If anything, Margaret West’s story is a morality tale.

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6 Comments

  1. From 1981-2008 I was an adjunct faculty member at several local community colleges and, for nearly 18 years, at the University of Washington. As previous writers indicated, adjuncts serve very much at the pleasure of our department chairs and can be fired for any reason, or no reason.

    In May of 2006, I signed on as the named plaintiff in a class-action lawsuit against the UW for failure to implement a mandated raise for adjuncts. We also asked for back pay.

    Previously, the University’s full-time tenure-track faculty had filed a class-action lawsuit against the UW for the same reason. They recovered over $10 million. In order to settle the cast quickly, the full-timers followed their attorneys’ advice to cut the part-timers out of the class. In my experience, unions representing college teachers care only about the interests of the full-timers. The unions’ treatment of part-timers ranges from negligence to outright hostility.

    After I filed suit, my days teaching at the Business School were numbered. I finally left the Business School in December of 2007, after enduring covert harassment and pressure of the kind that made
    filing complaints difficult.

    Our lawsuit was successful. We settled for several million dollars. After attorneys fees were paid, each adjunct faculty member got an increase in pay and a modest amount of back pay.

    I had been member of the low caste in the academic apartheid system since 1981. When I first arrived at the UW in the early 1990s, and for many years thereafter, our academic mailboxes were segregated, with separate alphabets for full-timers and adjuncts.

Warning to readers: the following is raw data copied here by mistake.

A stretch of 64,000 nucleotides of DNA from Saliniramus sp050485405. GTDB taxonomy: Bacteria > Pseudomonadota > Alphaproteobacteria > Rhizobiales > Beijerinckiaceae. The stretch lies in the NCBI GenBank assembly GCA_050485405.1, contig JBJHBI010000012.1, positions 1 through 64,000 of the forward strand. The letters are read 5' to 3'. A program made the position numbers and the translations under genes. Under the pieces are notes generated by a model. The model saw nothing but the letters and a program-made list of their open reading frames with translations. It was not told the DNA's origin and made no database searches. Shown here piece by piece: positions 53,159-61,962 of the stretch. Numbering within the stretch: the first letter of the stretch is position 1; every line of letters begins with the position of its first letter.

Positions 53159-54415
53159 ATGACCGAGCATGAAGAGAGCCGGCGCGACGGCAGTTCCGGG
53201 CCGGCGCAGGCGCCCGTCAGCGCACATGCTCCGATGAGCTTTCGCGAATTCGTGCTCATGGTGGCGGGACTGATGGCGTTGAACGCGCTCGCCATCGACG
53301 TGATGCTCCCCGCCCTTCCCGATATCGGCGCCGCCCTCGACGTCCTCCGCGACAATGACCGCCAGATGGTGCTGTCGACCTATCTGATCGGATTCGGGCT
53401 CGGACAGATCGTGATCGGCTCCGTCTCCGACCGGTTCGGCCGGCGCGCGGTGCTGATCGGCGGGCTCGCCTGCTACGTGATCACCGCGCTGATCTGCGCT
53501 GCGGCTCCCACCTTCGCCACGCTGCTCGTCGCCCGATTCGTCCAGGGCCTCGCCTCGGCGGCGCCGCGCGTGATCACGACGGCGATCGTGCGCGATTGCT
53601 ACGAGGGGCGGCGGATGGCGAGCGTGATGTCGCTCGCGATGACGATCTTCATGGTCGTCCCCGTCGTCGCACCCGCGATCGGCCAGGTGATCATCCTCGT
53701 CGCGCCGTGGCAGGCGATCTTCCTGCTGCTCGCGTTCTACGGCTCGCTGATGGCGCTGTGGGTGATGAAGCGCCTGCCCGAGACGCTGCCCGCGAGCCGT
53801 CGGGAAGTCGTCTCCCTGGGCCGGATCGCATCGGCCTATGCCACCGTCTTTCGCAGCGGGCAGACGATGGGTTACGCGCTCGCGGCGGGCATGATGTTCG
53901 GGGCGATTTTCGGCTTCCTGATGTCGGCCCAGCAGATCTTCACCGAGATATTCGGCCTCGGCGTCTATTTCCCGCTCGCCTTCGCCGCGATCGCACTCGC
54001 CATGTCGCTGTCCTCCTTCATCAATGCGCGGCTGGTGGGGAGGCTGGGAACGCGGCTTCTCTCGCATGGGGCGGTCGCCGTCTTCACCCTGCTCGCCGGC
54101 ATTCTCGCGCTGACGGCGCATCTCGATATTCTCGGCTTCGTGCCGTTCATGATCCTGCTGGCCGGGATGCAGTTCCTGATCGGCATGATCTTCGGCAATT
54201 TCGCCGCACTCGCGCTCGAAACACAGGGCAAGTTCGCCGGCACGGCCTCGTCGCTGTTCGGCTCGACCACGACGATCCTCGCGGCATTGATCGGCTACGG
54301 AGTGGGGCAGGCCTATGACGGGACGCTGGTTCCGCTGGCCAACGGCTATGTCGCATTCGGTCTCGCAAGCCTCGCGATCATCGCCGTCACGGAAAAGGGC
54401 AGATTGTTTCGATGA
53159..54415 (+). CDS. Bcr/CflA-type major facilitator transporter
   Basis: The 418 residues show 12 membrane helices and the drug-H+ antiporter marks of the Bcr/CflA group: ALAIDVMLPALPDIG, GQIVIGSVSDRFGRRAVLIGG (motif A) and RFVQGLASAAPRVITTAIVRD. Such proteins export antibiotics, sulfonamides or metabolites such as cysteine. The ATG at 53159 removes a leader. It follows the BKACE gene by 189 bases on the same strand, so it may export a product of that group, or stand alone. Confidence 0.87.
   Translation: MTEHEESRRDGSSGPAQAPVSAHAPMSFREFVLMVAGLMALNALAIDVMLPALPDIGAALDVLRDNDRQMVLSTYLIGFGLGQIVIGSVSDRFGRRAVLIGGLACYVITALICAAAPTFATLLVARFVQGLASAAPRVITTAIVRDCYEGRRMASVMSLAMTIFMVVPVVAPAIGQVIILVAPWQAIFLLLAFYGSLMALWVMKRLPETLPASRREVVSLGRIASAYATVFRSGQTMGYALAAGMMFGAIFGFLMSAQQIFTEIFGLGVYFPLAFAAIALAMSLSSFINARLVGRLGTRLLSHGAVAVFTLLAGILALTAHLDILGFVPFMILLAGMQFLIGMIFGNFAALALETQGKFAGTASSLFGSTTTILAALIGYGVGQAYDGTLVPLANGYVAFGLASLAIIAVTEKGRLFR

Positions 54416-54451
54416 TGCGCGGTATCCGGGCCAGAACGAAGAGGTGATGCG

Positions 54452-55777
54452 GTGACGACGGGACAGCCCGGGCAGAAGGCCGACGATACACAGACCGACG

We were reminded everyday that we were second-class citizens. Even so, I was astonished at how nasty and vindictive administrators could be in jettisoning troublemakers.

    I propose that the Legislature abolish academic tenure and give every college and university instructor a 2-3 year renewable teaching contract. The Legislature should create two tracks, one primarily for research and the other primarily for instruction.

    Instructors would retain their positions so long as their performance (based on objective standards agreed upon by faculty and administration) was satisfactory. All instructors, whether part-time or full-time, would be paid according to the same scale. This reform would do away with mediocrity and encourage better teaching, thereby better serving students. It would stretch limited state resources for education. This system would provide equal pay for the same work and provide fairness for faculty in both hiring and retention.

    Only parents and federal judges have guaranteed life-time jobs. Why should faculty have that assurance?

  2. As a colleague of Ms. West at Edmonds Community College, I challenge the comment that “West has long been known as a weak teacher.” In fact, she has received consistently high student evaluations, has been offered a number of “annual assurance” contracts over the years, and the deans under which she worked had never indicated to her any dissatisfaction with her performance. The big piece of information missing here is that West was candidate for president of the local AFT union. She was running for this position unopposed (and indeed won the election at week after being informed she would not be rehired). The perception among most part time faculty (of which I am one) was that this was an attempt at “union busting” by the admin. And perhaps the most tragic aspect of this is that the chaos and conflict that has erupted is destroying the morale of faculty, both full time and part time, on our campus.

  3. As a colleague of Ms. West at Edmonds Community College, I challenge the comment that “West has long been known as a weak teacher.” In fact, she has received consistently high student evaluations, has been offered a number of “annual assurance” contracts over the years, and the deans under which she worked had never indicated to her any dissatisfaction with her performance. The big piece of information missing here is that West was candidate for president of the local AFT union. She was running for this position unopposed (and indeed won the election at week after being informed she would not be rehired). The perception among most part time faculty (of which I am one) was that this was an attempt at “union busting” by the admin. And perhaps the most tragic aspect of this is that the chaos and conflict that has erupted is destroying the morale of faculty, both full time and part time, on our campus.